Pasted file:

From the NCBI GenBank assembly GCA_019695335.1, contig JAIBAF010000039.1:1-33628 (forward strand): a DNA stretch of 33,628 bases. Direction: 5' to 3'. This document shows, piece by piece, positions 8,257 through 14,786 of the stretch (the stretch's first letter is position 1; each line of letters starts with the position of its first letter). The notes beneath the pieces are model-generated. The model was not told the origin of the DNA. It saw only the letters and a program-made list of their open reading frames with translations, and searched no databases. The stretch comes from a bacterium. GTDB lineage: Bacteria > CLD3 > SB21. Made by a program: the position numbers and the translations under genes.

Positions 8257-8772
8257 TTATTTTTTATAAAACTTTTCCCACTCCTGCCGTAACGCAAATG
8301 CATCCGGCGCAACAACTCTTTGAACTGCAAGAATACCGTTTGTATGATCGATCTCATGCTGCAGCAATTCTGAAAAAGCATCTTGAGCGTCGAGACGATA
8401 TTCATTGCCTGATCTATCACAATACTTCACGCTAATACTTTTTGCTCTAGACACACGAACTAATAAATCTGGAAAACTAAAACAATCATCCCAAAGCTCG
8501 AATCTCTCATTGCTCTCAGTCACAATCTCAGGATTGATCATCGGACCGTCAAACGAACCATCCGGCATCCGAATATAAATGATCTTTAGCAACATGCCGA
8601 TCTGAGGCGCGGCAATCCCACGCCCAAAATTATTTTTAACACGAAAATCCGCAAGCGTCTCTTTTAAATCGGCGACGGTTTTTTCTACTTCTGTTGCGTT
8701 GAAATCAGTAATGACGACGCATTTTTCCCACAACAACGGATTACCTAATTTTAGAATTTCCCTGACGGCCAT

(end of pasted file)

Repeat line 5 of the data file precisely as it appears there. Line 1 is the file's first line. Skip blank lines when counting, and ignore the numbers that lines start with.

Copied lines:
8401 TTCATTGCCTGATCTATCACAATACTTCACGCTAATACTTTTTGCTCTAGACACACGAACTAATAAATCTGGAAAACTAAAACAATCATCCCAAAGCTCG